Product Name: HP Tango
Product Description: A beauty of a printer with a compact design that fits in perfectly to a modern home
Features & design
Speed & quality
Value for money
A printer with a unique business model that will appeal to those who print photos at home
- Compact, quiet and versatile
- Great photos and print quality
- Free photo prints from your phone
- Expensive to buy compared to a normal printer
- Slow compared to a normal printer
- Not a great choice for “heavy” users
Two words never before used together: “interesting”, “printer”. Yet the HP Tango really is an interesting printer. And HP is making bold claims to accompany its release, including that you can print free photos for the life of the printer. What’s the catch?
HP Tango review: the catch(es)
There are actually four catches. One is that you can only get the free prints of photos taken on your phone; if you email existing photos to yourself, but print from the phone, then you’ll have to pay.
The second is that you’ll have to sign up to a paid-for HP’s Instant Ink plan. This involves paying a monthly fee, where HP will send you ink refills automatically when you need them. But this can be as little as £1.99 per month, so that’s hardly a terrible price to pay.
The third isn’t really a gotcha, but of course the “free prints” don’t include the photo paper. HP provides five 6 x 4in photo paper sheets in the box, but after
(There are two reasons to stick with HP paper though. One is longevity: the prints will last your lifetime. The second is guaranteed quality, although third-party paper can be very good.)
The final catch is that the “free” prints only cover sizes up to 7 x 5in, so don’t go thinking you can print 100 A4 photos of your family to give out this Christmas. Actually, don’t do that at all.
HP Tango review: quality of photo prints
The quality is excellent. Right up there with Photobox and its ilk. That’s despite HP using a four-colour process, with a pigmented black to accompany the three-colour cartridge.
My only criticism is that the printers aren’t borderless: on each of the photos I printed, one edge had a millimetre of
You don’t have to wait long either: two minutes at best quality for a 6x4in photo. That’s fine.
HP Tango review: secret skills
While the free photo prints are the headline-grabbing feature, that’s not the HP Tango’s only selling point. What I love about it
Because you can replace your bulky all-in-one printer, complete with scanner, with this tiny device. About the size of two hardback books, one on top of the other.
That’s because HP sees the Tango as a partner to your phone. Rather than physically scan a bank statement, say, you would snap it with the HP Smart app. It’s then clever enough to straighten out the image and either
You can also send a document to print from wherever you happen to be. That might be something you’ve just
One irritation, though: while the app integrates with Google Drive and Dropbox, you won’t be able to browse to a Word document or Google Doc and print it. Weirdly, the app only recognises JPEGs and PDFs. You can, of course, print directly to the printer from Google Docs etc.
Finally, if you own an Amazon Echo or Google Home speaker then you can send verbal commands to the Tango too. These aren’t terribly sophisticated (“Echo, ask my printer to print today’s crossword”, “Alexa, ask my printer to print a colouring page from Crayola”) but I do like the one that tells it to print out lined paper.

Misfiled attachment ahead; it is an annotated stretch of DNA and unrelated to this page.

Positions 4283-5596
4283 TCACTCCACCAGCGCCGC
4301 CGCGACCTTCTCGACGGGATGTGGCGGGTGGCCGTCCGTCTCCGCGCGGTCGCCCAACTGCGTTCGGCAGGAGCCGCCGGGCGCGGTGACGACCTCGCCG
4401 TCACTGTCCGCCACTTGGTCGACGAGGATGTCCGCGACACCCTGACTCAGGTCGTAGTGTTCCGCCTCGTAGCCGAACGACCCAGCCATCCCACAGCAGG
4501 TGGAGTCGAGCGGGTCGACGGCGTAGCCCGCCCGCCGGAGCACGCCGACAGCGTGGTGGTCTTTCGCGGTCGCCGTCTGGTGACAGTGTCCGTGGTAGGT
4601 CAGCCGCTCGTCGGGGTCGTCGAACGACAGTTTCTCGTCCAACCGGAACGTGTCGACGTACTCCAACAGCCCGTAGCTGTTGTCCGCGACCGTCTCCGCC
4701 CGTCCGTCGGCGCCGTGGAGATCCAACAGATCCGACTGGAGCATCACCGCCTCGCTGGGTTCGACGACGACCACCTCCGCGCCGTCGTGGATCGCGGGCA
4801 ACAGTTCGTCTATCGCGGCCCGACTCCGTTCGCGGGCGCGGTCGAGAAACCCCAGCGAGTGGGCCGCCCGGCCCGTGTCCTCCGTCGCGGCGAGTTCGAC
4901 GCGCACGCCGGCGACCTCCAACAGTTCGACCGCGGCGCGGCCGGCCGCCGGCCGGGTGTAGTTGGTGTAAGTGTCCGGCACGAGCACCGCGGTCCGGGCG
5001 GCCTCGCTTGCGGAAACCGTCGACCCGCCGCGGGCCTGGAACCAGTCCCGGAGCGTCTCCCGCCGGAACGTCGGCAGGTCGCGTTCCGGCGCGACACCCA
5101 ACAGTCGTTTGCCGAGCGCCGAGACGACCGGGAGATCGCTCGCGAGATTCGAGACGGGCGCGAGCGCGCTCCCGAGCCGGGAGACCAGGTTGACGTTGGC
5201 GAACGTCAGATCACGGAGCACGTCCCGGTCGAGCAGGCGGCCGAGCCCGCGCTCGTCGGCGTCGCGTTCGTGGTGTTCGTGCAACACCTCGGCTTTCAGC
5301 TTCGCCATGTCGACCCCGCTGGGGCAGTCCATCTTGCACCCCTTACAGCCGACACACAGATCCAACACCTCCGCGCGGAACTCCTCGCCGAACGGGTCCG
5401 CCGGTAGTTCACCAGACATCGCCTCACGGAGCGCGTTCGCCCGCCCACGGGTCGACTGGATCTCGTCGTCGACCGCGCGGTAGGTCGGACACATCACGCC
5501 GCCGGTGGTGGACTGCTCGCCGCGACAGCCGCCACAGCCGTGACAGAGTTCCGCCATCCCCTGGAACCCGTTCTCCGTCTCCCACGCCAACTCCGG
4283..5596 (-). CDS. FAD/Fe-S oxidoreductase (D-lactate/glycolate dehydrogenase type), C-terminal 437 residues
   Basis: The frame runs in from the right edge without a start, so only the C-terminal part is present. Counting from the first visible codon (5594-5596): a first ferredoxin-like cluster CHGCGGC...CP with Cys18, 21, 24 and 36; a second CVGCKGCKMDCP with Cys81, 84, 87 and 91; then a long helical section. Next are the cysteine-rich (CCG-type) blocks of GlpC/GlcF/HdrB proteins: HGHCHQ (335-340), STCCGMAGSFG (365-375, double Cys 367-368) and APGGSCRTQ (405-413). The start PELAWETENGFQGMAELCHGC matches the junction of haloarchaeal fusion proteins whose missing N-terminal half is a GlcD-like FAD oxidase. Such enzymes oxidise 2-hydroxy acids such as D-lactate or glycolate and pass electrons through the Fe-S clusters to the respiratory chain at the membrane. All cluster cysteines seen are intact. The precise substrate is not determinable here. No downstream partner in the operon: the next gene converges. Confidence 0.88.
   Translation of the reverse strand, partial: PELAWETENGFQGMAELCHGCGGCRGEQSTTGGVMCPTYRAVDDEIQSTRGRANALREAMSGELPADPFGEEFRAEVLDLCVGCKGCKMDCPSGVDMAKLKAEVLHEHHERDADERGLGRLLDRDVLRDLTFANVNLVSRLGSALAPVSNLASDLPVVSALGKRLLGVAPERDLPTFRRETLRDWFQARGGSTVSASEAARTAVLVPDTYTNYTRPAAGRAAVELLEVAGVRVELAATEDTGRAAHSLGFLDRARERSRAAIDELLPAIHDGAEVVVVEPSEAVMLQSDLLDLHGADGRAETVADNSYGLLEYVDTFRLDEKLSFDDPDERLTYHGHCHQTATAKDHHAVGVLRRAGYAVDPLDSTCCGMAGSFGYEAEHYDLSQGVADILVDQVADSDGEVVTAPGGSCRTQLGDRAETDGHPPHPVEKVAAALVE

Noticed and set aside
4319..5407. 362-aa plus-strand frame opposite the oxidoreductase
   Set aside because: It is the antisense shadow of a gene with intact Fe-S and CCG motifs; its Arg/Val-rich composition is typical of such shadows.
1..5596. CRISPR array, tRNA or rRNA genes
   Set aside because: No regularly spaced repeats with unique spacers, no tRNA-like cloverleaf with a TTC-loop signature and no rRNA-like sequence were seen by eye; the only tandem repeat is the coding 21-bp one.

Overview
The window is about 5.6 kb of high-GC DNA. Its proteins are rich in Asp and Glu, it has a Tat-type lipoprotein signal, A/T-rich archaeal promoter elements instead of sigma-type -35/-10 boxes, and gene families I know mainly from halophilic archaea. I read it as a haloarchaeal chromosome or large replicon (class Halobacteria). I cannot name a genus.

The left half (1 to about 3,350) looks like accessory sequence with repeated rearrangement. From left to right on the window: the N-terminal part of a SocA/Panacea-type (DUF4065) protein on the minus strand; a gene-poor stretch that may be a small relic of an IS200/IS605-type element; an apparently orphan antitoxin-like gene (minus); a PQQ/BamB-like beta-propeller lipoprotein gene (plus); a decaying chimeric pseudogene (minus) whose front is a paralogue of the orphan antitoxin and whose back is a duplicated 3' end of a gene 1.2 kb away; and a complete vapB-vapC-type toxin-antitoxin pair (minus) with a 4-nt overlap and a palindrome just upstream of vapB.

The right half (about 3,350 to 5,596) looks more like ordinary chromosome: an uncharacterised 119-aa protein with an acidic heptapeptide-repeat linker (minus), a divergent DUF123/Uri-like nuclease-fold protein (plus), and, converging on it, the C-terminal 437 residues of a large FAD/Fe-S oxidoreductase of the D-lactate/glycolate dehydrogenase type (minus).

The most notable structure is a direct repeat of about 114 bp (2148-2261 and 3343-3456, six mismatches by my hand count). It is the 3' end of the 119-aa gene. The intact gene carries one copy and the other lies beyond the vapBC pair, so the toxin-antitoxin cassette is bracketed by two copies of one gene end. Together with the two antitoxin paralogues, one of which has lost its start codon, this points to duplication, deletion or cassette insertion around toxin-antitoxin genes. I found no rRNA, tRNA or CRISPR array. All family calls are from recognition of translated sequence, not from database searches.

You’ll be happy with the results too. The fact HP uses pigmented ink means that blacks come out strongly, and it had no problem with skew-
HP Tango review: should you buy it?
This is the first printer I’ve tested that breaks free from the old ways of thinking, and my only regret is that it’s still tethered to the wall via a power cable. A built-in battery, so that you could tuck it anywhere, would make it even better.
Also note that there’s no USB connection: this machine is 100% wireless, so when I say “tuck it anywhere” I mean “anywhere that has a good Wi-Fi connection”.
And if you’re a “heavy user”? Maybe not. The input tray only holds around 50 A4 sheets, so refilling that will quickly become irritating.
For everyone else, though, it’s seriously worth considering. Yes, it’s far more expensive than the £40 all-in-ones you’ll find in Tesco, and it only really makes sense if you sign up to the Instant Ink programme: the best deal I could find for replacement inks was £31 for a Value Pack, which includes photo paper.
But if one of HP’s Instant Ink options suits you then this makes an excellent replacement to the bulky, noisy all-in-one you’re probably using at the moment.
HP Tango vs Tango X: which to choose
Final choice: do you go for the plain HP Tango for £130 or the HP Tango X with a rather nice fabric cover for £180? I like the cover, not least because it helps to camoflauge the printer, but it ain’t worth £50.
HP Tango review: specifications
|Print resolution||4,800 x 1,200|
|Paper tray capacity||50 sheets (input – no output tray)|
|Monthly duty cycle||1,000 pages|
|Compatible cartridges||HP 303 (black and tri-colour)|
|Pages per minute (black and white, claimed)||Up to 11ppm (ISO), but note this is closer to 3-5pm in reality|
|Automatic document feeder||No|
|Dimensions (width x depth x height)||389 x 246 x 91mm (lid closed)|
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